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  2. I haven't made kale chips. But am considering a commitment to at least one vegetarian meal a week (aside from our once-in-a-while kraft mac-n-cheese night). I appreciate your helpful tips, not sure how I'm gonna sell it to the fam. We sure like our meat.

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  3. OMG, I never thought you would make them. Now I have to watch Star Trek. I'm feeling a little nervous about this. I think my husband is going to be happy though - he wanted to watch that movie but I doth protest much.

    Nutritional yeast is really more CHEESY than MEATY. Also - I put it on popcorn one day and my husband (who hates kale chips, BTW) asked what made the popcorn so delicious. NUTRITIONAL YEAST, BABY. I agree with you on the Moosewood - I'm not crazy about their recipes. Often I will make something to which meat can be added for all the carnivores in my house (pasta, with meatballs on the side for example, or quesadillas, with chickent to be added for those who want it).

    Also? Remember that Friends episode with the hummous? "God bless the chickpea."

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  4. When I made kale chips I only used olive oil and sea salt...they set off the fire alarm. And, the kids said they tasted like seaweed (which they have never tried) and I still can't get the strange smell out of my tupperware. So yeah, I probably (will never) be making them again.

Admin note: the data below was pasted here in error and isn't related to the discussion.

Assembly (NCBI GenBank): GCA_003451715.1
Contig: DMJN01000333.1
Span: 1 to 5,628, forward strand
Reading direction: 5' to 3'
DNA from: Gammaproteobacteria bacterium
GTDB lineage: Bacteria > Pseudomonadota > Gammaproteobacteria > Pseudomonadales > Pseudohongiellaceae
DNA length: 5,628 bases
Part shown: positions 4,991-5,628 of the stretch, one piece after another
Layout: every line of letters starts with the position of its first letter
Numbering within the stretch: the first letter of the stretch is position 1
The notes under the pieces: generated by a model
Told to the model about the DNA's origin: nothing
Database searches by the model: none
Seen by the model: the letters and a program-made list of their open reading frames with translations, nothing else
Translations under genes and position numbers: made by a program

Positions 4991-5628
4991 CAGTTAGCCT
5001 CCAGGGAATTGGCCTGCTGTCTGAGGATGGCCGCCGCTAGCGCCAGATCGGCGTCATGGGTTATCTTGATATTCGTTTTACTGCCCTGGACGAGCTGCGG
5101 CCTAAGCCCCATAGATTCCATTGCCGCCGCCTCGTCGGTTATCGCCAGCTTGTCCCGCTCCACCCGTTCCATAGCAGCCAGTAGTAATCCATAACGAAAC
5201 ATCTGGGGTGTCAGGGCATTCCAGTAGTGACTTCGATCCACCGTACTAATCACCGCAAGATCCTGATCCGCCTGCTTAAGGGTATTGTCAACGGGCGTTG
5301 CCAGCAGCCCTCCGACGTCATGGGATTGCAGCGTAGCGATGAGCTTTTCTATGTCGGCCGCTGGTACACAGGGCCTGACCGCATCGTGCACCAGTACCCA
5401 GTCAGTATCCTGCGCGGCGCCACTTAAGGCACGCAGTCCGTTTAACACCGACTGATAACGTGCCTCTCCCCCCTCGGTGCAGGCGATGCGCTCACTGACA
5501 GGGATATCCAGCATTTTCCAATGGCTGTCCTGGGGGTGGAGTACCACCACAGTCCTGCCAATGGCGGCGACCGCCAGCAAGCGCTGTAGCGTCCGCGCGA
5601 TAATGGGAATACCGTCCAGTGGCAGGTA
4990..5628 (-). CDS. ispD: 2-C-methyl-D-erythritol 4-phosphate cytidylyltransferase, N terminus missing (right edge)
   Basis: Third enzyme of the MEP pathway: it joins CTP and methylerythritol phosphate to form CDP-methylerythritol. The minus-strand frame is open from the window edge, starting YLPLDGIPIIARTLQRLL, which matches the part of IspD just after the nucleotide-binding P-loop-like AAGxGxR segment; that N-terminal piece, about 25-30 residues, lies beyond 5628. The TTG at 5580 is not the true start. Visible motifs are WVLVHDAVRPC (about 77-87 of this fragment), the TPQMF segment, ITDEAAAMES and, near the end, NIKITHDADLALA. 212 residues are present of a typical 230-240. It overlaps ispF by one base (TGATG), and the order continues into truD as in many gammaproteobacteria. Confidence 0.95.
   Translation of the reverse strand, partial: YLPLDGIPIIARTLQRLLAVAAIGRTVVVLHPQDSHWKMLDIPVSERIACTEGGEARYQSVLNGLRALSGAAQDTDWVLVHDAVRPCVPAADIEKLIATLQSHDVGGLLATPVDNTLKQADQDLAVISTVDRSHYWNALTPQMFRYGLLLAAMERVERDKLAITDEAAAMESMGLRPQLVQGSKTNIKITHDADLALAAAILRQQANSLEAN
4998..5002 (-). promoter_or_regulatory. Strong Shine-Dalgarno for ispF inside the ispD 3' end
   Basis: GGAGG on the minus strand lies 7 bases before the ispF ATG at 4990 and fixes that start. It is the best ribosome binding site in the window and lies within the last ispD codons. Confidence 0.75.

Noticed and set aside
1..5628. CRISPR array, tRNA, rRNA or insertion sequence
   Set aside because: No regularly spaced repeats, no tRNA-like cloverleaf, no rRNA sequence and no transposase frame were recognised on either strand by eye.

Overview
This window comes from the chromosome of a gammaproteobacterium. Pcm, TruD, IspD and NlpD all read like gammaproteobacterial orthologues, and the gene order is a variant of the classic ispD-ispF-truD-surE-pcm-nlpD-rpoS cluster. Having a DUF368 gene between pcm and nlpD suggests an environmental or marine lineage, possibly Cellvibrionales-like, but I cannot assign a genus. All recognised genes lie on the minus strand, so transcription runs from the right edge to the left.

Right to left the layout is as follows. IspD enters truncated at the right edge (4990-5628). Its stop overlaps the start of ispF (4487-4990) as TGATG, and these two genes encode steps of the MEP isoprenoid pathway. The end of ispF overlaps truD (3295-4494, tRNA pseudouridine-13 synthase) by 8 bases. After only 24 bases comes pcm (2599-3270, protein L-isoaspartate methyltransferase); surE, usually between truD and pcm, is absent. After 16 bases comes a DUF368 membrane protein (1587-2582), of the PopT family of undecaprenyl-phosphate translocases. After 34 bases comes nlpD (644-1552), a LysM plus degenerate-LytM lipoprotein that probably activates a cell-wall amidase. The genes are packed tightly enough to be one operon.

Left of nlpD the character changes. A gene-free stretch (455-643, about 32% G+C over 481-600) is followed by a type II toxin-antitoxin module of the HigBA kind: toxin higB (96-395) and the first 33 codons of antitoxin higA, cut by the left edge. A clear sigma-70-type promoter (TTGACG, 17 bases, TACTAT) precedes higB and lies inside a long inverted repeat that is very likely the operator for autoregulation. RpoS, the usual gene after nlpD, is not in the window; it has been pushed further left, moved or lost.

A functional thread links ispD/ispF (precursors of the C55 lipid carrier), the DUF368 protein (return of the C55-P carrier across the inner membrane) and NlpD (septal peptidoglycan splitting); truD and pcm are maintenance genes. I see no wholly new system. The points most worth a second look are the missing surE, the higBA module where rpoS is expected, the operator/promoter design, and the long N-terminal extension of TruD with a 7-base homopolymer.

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  5. I can only aspire to have your sense of humour one day.
    I have nutritional yeast if you dare to try. Makes a great vegan macaroni and cheese. Our family also makes vegetarian meals a couple of times a week. Beans are all the rage (kitty beans that is).

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  6. I have to try this nutritional yeast. I guess I need to try Kale too. Can you cook it like collard greens? I'm from Alabama that's what I know how to do.

    I was a vegetarian for 10 years and a vegan for 1 year. Unfortunately, I followed your sons philosophy of "It's not like there's meat in potato chips" or french fries or bread. I was majorly nutritionally deprived- but that's a whole long bad story.

    I should probably go back to being a vegetarian again- a healthier one of course. But Nicole just posted a full length picture of herself on her blog yesterday and she's way hot. I want to be way hot!

    Nicole, good luck watching Star Trek. May the force be with you- nevermind, wrong space movie.

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  7. Kale chips. OMG. Here's the thing: toss the cleaned kale with salt and olive oil, put it on a parchment lined cookie sheet, and put it in a HOT oven for like 20 minutes. It's how to inhale a whole bunch of kale.

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  8. Update: kale chips are not nearly tasty enough for me to put up with the kale farts that commenced the following day. O Lordy they were painful.